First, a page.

Saudi Arabia tightens labour regulations
The Saudi authorities have announced new labour regulations to protect workers' rights by bringing employers under strict rules including financial penalty.
Around 1.5 million Bangladeshis are currently working in the Kingdom of Saudi Arabia. They will also be benefited when the new regulations are in place.
According to the new regulations, employers who keep workers' passports and fail to pay their wages will face a fine of Saudi Riyal (SR) 2,000, reported the Saudi Gazette quoting the Saudi labour ministry on Thursday.
There are allegations that many employers hold on to workers' passports and force them to work outside contractual terms. They sack workers who protest against it and send them home without paying their salary.
Such employers will now be fined SR 15,000 for forcing workers to perform tasks not specified in the contract or for making them bear expenses the employer is liable to pay.
The new regulations will fine employers SR 5,000 for not giving copies of contracts to the workers.
The rules also prohibit companies from delaying salary payment, forcing extra working hours without pay or making workers work during official weekends or holidays.
Violation also includes forcing workers to work in the heat or in bad weather without precautions. Ignoring safety measures and health standards will bring a fine of SR 25,000.
Companies will be fined SR 50,000 for selling visas to expatriates and SR 45,000 for employing an expatriate without a licence.
The Saudi labour ministry will also fine unlicensed recruitment offices between SR 10,000 and SR 20,000. Recruitment companies will also be fined the same amount if they do not register their services to the ministry.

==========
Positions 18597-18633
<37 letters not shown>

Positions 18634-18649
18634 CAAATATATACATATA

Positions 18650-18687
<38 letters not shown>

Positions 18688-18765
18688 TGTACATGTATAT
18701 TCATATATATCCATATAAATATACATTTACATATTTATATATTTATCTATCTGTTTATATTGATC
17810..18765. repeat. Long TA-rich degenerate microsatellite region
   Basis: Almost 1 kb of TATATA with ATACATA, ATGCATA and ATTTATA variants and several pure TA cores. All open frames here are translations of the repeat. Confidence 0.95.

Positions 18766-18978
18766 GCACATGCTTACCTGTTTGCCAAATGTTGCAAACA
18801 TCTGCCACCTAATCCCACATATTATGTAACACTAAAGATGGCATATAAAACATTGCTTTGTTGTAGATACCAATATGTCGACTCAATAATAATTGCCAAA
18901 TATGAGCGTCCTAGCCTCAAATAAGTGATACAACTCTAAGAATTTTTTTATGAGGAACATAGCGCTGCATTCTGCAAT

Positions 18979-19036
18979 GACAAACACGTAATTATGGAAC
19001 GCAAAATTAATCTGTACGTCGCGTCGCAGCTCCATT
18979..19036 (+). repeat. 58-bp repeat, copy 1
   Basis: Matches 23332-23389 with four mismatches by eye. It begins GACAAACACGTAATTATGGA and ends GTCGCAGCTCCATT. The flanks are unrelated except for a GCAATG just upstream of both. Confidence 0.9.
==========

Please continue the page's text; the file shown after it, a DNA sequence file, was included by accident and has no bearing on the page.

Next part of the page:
Meanwhile, summary courts in Jeddah and Makkah have charged 24 people with human trafficking and each of them was sentenced to 10 years' imprisonment, 1,000 lashes and fines ranging between SR 20,000 and SR 100,000.
A local Saudi daily reports that 10 of the accused -- nine expatriates and a Saudi -- were from Jeddah and the rest were from Makkah.
The courts last year charged the defendants with human trafficking after 14 housemaids had accused them of forcing them into prostitution and other illegal work.
Residents had earlier informed police that a number of expatriate women living in houses in their neighbourhoods were engaged in illegal activities.
The police later rounded them up after closely monitoring the houses and handed them over to the Bureau of Investigation and Public Prosecution prior to sending them to courts.
The women told the courts that some men promised to find them jobs with Saudi families but forced them into prostitution, drug smuggling and other illegal jobs instead.
Golam Moshi, Bangladesh ambassador to Saudi Arabia, welcomed the new regulations and said these will save the Bangladeshis from cheating and exploitation by agencies and employers.
“The most epoch-making point is that these new regulations will stop trading with visas. This is a very serious problem for the Bangladeshis because they have to spend at least Tk 5 or 10 lakh to get a work visa in Saudi Arabia. Now, this practice will be stopped,” he told BBC Bengali Service yesterday.
Hailing the Saudi government's move, Sheepa Hafiza, director of gender, justice and migration at Brac, however, said the benefits will depend on the implementation and regular monitoring of these new regulations.